So why do I read in the first place? The obvious answer for a fan of SF and fantasy (perhaps not so much horror) is escapism. Thinking about that, my immediate response is, "Rubbish! I like my life. Why would I want to escape from it?"

I think it's more complex than that. There's more to escapism than escaping. There are also degrees of escape. Books do allow me a window to different locations, times, situations and, most importantly, different mindsets. So yes, I like my mind, but that doesn't mean I don't need to escape from it in order to experience new things. Despite this, I still think the most powerful form of escapism is that which allows us, for a time, to become someone else. It's a power thing and it comes in many forms; strength, intellect, beauty, friends, family, opportunity, love, hate, contentment, safety. The fantastic worlds just make it easier us to believe it.

The best books are those that wrap themselves around us so completely that we get a hangover when we finish them. A hangover so bad that it actually disrupts the first few chapters of the next book we read. They become such a big part of what we think about that they leave a very real hole in our minds when they leave us. My final judgement of a book is whether it achieves this.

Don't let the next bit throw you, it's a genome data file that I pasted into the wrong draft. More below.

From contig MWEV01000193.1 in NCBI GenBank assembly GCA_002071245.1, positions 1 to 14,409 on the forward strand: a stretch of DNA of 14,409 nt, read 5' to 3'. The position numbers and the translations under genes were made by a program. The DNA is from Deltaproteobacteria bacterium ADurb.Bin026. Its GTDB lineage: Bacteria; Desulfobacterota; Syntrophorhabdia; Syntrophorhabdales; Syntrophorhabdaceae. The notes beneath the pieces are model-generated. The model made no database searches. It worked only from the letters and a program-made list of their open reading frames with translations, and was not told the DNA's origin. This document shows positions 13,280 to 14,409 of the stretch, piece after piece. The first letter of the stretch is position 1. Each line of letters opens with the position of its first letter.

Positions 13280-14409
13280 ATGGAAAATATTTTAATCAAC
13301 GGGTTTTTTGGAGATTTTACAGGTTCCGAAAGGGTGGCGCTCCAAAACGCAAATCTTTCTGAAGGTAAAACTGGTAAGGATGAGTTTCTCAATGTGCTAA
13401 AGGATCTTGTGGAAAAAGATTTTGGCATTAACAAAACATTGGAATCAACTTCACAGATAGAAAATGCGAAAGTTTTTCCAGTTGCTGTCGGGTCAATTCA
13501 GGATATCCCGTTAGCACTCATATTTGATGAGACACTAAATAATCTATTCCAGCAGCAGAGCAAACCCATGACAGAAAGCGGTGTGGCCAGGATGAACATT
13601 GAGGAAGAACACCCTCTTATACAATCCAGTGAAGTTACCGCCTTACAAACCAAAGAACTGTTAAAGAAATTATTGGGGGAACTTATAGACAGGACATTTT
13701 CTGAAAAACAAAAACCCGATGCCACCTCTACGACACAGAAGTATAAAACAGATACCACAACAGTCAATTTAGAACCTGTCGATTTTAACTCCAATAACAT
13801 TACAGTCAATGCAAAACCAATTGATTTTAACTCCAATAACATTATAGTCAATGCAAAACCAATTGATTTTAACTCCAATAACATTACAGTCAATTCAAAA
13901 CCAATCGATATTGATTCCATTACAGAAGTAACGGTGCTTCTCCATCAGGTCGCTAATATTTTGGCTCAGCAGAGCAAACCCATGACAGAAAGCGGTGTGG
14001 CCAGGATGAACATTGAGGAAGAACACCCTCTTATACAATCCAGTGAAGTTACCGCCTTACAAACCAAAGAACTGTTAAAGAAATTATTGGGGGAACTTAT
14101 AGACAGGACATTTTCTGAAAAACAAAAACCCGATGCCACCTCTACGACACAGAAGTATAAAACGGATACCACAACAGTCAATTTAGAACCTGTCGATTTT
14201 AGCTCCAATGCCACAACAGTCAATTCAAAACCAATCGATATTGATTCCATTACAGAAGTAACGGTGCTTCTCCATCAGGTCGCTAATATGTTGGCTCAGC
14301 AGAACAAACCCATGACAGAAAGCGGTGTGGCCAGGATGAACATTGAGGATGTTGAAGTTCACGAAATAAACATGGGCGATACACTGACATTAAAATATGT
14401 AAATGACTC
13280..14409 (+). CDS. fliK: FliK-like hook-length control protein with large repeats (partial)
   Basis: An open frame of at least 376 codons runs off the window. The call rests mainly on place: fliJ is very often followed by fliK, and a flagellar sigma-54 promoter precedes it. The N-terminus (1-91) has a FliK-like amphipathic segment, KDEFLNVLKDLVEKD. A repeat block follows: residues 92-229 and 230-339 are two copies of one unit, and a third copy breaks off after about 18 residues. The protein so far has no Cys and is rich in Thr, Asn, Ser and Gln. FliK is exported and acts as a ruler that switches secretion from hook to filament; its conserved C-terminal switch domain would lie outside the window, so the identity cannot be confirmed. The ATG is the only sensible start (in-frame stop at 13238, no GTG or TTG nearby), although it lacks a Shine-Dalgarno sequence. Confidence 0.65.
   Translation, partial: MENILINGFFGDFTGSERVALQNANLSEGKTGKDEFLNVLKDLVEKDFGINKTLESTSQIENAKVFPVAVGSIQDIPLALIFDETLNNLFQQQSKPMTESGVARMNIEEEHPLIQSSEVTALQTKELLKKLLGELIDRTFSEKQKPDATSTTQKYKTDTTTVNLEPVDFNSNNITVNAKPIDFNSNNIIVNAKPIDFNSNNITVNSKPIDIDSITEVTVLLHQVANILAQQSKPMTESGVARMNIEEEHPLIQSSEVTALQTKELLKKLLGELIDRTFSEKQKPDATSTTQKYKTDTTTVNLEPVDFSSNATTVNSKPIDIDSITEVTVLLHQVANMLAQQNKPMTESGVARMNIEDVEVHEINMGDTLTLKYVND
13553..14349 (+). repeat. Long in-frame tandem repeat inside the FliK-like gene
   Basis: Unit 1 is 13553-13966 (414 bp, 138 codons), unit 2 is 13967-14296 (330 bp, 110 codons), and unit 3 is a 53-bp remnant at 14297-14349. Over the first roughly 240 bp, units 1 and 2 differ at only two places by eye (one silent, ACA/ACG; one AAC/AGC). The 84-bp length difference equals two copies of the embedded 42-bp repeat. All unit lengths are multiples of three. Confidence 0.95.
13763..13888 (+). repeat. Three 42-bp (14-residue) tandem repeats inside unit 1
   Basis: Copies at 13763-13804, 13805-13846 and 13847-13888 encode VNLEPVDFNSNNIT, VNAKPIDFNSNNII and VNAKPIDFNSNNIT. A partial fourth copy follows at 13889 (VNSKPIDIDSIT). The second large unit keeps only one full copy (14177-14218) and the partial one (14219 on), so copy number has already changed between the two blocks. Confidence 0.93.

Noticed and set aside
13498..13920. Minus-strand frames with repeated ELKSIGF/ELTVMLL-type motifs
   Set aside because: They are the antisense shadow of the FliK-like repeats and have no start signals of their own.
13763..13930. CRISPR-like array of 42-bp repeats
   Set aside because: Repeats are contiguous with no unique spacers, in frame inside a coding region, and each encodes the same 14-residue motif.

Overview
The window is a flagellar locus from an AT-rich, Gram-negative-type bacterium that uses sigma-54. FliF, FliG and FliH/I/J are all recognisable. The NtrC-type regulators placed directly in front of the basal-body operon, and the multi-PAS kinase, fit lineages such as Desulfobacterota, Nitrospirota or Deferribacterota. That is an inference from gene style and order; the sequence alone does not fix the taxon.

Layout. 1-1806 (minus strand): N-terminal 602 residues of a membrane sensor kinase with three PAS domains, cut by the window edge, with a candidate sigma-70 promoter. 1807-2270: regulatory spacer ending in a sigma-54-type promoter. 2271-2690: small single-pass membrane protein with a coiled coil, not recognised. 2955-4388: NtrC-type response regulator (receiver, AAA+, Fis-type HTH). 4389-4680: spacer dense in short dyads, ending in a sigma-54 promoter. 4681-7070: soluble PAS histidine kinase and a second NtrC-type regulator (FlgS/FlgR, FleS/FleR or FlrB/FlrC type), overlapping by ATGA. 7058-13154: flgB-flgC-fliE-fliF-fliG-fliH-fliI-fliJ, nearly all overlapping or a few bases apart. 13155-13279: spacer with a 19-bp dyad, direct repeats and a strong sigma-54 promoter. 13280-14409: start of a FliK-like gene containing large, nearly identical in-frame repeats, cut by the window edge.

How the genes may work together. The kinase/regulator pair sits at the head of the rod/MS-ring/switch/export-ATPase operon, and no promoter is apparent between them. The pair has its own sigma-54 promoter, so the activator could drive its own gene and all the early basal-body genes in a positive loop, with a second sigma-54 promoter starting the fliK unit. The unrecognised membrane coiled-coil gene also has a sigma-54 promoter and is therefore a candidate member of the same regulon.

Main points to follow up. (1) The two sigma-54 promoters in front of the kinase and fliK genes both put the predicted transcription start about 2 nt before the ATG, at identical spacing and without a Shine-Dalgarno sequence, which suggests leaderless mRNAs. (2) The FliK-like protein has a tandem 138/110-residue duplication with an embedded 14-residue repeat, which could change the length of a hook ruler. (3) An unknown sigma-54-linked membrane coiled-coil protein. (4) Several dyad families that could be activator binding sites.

Thanks so much Sam! Why don't you guys drop Sam a comment in appreciation, telling him why some books have disappointed YOU?


  1. Sam: It's funny that you mention Boneshaker in your column, as it was a major disappointment for me when I read it. I couldn't connect with any of the main characters, and that severely affected my reading experience.

    One thing I would like to see in sf/f is more stand-alone novels. Personally, I find that a number of series start off with a bang and then proceed to thread water. For me, there's nothing better than getting a complete, succinct story in one volume. Sadly, it seems that most books need to be marketed as a trilogy or series these days (perhaps they sell better, I'm not entirely sure). I am aware that there are exceptions to the rule, and certain series feature stand-alone tales within that particular universe, but they aren't in the majority.

  2. Sorry for the late reply. I was mid-honeymoon when Amanda posted this!

    I totally agree about the stand alone book thing, but suspect that we're in the minority. Unfortunately, in SF and fantasy, it seems that series are where the most money comes from. At this point in time no publishers are taking risks so more and more series are what we get.

    That said, if you have a look at Angry Robot they appear to have a fair few stand alone novels on their books.

  3. Sam: No problem! Hope you had a great honeymoon!

    Thanks for the reply and the Angry Robot recommendation. I'll definitely check them out in the coming weeks.